To address erp's point about tolls and traffic: I suspect that any such scheme would use open road tolling.

It was recently introduced in Ill on the toll road that runs west of chicago from Wisc to IN.

A radio signal zaps the ipass in your car. No toll booths, no slowing down.

Posted by: Jim in Chicago at November 25, 2006 12:50 PM

Make sure ALL road users pay equally: that includes bus riders and bicyclists and a surcharge (by weight) on all freight shipped, too.

Posted by: Raoul Ortega at November 25, 2006 1:26 PM

If we had this thing, where all roads are toll roads, could we get rid of the gas tax?

Posted by: Bryan at November 25, 2006 1:43 PM

Gas taxes need to be hiked too, or all roads made toll roads.

Posted by: oj at November 25, 2006 4:57 PM

Widespread tolling is only a possibility if you have sensor-based assesment of the toll. No one is going to accept both a monetary and time increase in cost. BTW, great point Raoul.

Posted by: Jay at November 25, 2006 8:51 PM

Personally,I'd prefer the zapping system like they have in the Toronto area. That way, I can drive everywhere without paying, since I have license plates that cannot be charged for those kind of tolls - Alberta!

Posted by: obc at November 25, 2006 9:36 PM

The idea that you can tax and reduce driving without crippling the economy is, er, quaint. And I say this as a person with a home office who commutes not, but who has the bigger picture in mind.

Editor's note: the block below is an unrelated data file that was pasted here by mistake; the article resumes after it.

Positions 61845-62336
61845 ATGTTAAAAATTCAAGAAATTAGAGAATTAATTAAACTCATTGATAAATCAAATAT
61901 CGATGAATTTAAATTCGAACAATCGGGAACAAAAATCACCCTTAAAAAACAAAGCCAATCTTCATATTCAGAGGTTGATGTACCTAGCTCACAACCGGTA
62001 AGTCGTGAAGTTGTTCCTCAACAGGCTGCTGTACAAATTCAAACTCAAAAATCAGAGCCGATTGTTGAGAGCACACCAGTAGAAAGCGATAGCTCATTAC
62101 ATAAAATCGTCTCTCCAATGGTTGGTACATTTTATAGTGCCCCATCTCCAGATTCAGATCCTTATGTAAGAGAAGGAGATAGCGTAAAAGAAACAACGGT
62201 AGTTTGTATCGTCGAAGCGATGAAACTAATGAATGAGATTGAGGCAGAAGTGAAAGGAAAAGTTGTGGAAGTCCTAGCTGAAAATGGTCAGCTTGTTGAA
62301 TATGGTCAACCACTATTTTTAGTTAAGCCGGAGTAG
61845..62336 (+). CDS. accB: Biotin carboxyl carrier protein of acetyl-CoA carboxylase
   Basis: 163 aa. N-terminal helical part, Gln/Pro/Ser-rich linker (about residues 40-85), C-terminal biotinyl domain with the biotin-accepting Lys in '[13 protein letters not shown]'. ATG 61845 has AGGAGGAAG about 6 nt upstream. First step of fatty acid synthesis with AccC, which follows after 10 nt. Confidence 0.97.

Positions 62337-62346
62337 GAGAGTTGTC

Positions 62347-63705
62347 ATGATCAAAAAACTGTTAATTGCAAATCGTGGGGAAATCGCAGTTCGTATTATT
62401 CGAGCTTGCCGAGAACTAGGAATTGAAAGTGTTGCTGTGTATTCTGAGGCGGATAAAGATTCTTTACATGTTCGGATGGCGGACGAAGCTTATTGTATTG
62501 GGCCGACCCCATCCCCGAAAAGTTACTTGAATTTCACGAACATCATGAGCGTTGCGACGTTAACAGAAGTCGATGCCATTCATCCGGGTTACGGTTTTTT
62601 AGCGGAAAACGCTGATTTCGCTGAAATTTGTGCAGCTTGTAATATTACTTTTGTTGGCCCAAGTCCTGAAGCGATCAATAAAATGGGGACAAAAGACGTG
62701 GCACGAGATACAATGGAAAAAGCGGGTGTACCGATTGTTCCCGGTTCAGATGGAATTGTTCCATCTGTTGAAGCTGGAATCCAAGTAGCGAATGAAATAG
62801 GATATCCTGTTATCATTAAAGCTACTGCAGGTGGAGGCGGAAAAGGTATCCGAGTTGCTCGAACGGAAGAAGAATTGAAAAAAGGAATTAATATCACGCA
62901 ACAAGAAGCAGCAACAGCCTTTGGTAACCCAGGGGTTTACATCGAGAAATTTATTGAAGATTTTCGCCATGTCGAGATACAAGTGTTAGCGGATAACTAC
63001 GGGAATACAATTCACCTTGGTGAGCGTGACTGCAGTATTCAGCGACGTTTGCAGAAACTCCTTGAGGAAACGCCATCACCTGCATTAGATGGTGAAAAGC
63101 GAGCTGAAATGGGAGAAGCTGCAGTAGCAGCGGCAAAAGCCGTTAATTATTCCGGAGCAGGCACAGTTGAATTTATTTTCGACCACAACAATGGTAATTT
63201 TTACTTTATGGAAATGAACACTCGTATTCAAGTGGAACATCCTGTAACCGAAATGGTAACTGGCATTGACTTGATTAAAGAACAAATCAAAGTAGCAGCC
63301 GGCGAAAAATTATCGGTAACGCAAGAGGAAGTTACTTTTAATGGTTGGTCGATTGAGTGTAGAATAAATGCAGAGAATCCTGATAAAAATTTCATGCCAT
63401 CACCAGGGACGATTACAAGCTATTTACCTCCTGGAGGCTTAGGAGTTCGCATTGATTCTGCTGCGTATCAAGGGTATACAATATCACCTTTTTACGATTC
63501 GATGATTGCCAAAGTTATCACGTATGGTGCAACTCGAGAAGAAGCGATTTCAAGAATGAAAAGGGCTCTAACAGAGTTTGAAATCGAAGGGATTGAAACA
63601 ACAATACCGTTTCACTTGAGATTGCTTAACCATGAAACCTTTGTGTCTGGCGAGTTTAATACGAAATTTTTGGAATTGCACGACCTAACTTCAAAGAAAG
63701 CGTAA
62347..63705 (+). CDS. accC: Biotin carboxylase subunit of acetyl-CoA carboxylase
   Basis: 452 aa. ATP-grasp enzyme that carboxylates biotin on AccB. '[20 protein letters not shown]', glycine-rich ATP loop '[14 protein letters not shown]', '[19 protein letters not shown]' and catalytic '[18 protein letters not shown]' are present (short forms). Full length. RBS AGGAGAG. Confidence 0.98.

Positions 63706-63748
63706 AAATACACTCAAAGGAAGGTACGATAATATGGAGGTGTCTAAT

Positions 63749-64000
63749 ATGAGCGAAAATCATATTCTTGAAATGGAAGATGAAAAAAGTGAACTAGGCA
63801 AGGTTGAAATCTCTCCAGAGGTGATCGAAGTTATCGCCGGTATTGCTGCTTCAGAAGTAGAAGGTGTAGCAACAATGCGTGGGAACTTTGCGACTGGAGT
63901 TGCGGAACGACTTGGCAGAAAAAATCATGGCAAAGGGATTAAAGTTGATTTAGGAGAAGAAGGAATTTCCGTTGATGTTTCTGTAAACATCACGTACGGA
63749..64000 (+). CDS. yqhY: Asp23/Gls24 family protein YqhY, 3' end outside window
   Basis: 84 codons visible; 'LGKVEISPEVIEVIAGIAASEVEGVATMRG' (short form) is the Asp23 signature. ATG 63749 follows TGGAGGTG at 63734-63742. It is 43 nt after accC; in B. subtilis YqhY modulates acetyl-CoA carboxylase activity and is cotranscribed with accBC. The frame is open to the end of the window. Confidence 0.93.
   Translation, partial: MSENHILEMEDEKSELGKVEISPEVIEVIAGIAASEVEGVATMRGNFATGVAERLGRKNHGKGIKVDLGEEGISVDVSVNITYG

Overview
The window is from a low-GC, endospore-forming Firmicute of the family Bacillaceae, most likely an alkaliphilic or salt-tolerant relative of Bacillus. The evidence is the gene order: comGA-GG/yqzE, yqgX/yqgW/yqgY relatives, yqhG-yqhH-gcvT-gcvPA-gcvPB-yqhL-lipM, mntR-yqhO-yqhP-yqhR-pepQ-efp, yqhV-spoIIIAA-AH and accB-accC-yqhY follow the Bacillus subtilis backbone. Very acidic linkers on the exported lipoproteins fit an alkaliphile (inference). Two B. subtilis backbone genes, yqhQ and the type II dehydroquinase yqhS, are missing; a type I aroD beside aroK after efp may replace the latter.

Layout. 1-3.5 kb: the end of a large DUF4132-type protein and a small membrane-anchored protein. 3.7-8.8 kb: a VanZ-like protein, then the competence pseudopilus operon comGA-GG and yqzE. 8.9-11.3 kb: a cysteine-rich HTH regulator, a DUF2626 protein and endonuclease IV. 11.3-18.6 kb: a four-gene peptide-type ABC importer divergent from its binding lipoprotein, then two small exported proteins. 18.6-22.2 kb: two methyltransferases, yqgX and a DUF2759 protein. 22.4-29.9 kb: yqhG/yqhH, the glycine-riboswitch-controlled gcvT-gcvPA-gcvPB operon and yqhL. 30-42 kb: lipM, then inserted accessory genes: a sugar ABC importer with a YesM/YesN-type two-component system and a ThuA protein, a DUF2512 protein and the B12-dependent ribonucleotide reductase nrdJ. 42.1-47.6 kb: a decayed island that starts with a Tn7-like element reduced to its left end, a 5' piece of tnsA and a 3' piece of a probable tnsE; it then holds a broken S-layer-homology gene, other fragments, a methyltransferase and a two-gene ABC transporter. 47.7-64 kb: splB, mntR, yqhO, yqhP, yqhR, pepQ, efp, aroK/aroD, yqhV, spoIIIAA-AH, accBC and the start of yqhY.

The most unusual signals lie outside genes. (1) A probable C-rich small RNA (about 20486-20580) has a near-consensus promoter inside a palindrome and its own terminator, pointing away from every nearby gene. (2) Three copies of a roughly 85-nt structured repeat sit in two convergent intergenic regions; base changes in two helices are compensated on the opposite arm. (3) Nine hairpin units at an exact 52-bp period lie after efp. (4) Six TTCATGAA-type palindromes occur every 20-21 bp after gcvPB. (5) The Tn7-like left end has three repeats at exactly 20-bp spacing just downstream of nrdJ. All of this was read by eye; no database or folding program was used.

Posted by: HT at November 25, 2006 9:46 PM

Yes, that's the point. Most could do the same. Or use mass transit. And we'll just transition to alternate energy sources muy rapido.

Posted by: oj at November 25, 2006 10:31 PM

I'll bet the cost differential (to the state) between driving 20 or 30 miles in Seattle (or any other urban area) and driving in Richland (or any other moderately-sized town) is at least an order of magnitude, if not more.

Try negotiating that price level with voters. Will each county have a different gas tax? Each zip code?

And will the "trust fund" just sit there, earning interest until the next transportation bill comes roaring through Congress?

Posted by: jim hamlen at November 25, 2006 10:44 PM

Yes, oh government, please take my money, I trust you so. Brilliant, just brilliant...

Posted by: darryl at November 25, 2006 10:53 PM

What a beautiful world, let's give our money to the government and let them decide where and how we may drive. Brilliant...

Posted by: darryl at November 26, 2006 1:13 AM

We will keep the "trust fund" in a "lock box."

Posted by: Algore at November 26, 2006 3:24 AM


None of the rules apply on your own roads, just public ones.

Posted by: oj at November 26, 2006 10:01 AM

Whoa! I didn't know we could have our own roads! Where do we go to get them?

Posted by: erp at November 26, 2006 11:08 AM

You'd build them, were you not freeloaders.

Posted by: oj at November 26, 2006 11:12 AM

Somehow, I doubt any level of government will allow private citizens to build their own roads.

Just think about all the trouble people have had keeping those fences and gates closed out West.

Posted by: ratbert at November 26, 2006 11:26 PM

They're all over the ranchlands.

Posted by: oj at November 27, 2006 7:56 AM

Yes, and I dare you to try and take a car on them. They aren't roads - they are (shall we say) extended driveways.

No one who buys gas is a freeloader.

I bought gas in VA yesterday. $0.184 per gallon went to Uncle Sam and $0.185 went to Richmond.

Posted by: jim hamlen at November 27, 2006 10:53 AM